The Parent Risk and Impact Screening Measure (PRISM), a self-report screening tool designed to identify impaired psychosocial functioning and behavioral responses in parents of children with chronic pain, was found to be useful clinically, according to a study published in Pain.

Parents (n=229) with a child between age 10 and 17 (mean age, 13.9) with persistent pain were asked to complete online questionnaires on the day of their child’s appointment at one of two tertiary care pediatric pain clinics. PRISM includes questions to assess protective behaviors, distress, and health in parents, as well as family impact domains. The Bath Adolescent Pain-Parental Impact Questionnaire (BAP-PIQ); Adult Responses to Children’s Symptoms (ARCS); Pain Catastrophizing Scale, parent report (PCS-P); and functional disability inventory (FDI) were administered. The 29-item Patient Reported Outcomes Measurement Information System (PROMIS-29) was also used to assess parents’ physical function, anxiety, depression, fatigue, limitations in social roles and activities, pain interference, and pain intensity.

Further refinement of PRISM reduced the initial 30 questions to 12 items. The  PRISM was found to be associated with strong internal consistency, and higher scores on this questionnaire were associated with higher pain intensity, increased functional disability, and worse quality of life in children. A PRISM score ≥6 was associated with moderate to severe functional disability and moderate to high levels of pain catastrophizing in parents, with 58% of parents in the cohort achieving this score.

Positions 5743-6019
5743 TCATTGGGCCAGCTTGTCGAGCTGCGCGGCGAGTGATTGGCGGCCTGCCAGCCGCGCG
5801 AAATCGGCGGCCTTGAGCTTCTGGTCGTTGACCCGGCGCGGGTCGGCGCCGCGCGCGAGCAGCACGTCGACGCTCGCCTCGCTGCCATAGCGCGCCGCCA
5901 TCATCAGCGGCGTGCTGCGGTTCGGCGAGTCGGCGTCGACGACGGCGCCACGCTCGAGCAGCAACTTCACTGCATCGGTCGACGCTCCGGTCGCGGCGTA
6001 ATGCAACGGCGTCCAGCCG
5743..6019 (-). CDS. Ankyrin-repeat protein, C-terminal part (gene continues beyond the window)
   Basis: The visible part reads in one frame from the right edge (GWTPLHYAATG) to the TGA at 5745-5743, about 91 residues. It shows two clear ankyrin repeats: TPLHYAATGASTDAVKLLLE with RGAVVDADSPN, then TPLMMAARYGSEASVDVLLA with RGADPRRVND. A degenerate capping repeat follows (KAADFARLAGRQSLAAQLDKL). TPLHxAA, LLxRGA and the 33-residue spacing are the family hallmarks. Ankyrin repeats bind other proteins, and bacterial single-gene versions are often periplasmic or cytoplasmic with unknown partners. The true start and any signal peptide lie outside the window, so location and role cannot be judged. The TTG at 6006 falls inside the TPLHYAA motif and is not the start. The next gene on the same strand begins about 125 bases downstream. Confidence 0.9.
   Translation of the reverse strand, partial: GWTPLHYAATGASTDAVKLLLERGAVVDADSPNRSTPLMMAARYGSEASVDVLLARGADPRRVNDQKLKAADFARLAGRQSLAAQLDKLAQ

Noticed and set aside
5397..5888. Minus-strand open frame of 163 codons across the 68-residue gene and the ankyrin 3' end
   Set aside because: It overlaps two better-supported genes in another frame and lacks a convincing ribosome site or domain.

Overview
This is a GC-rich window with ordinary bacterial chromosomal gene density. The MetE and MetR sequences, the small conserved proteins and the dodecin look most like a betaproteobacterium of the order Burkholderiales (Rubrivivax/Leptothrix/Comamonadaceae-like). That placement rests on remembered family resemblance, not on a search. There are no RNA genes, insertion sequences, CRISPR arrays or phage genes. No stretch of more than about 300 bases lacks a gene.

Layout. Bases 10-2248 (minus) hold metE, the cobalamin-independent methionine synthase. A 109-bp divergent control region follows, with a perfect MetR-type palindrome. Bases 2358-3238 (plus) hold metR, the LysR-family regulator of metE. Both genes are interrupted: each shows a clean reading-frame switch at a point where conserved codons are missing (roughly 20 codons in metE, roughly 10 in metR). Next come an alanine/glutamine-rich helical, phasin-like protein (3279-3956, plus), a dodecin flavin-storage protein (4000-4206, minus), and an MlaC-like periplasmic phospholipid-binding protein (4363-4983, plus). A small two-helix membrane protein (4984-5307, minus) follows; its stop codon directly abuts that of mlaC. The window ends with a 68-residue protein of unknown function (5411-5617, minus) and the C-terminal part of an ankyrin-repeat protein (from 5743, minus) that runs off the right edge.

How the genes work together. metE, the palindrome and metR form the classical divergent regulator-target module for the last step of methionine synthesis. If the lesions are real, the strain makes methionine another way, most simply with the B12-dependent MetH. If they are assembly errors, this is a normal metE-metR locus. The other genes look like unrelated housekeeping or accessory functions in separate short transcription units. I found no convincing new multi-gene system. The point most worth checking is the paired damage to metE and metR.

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A limitation of the study was the lack of ethnic diversity in the cohort, which may reduce the generalizability of the findings.

“Study findings show that the PRISM can be used to identify parents with elevated symptoms and distress who may benefit from targeted interventions,” noted the study authors.


Simons LE, Lewandowski Holley A, Phelps E, Wilson AC. PRISM: a brief screening tool to identify risk in parents of youth with chronic pain [published online September 20, 2018]. Pain. doi:10.1097/j.pain.0000000000001403

This article originally appeared on Clinical Pain Advisor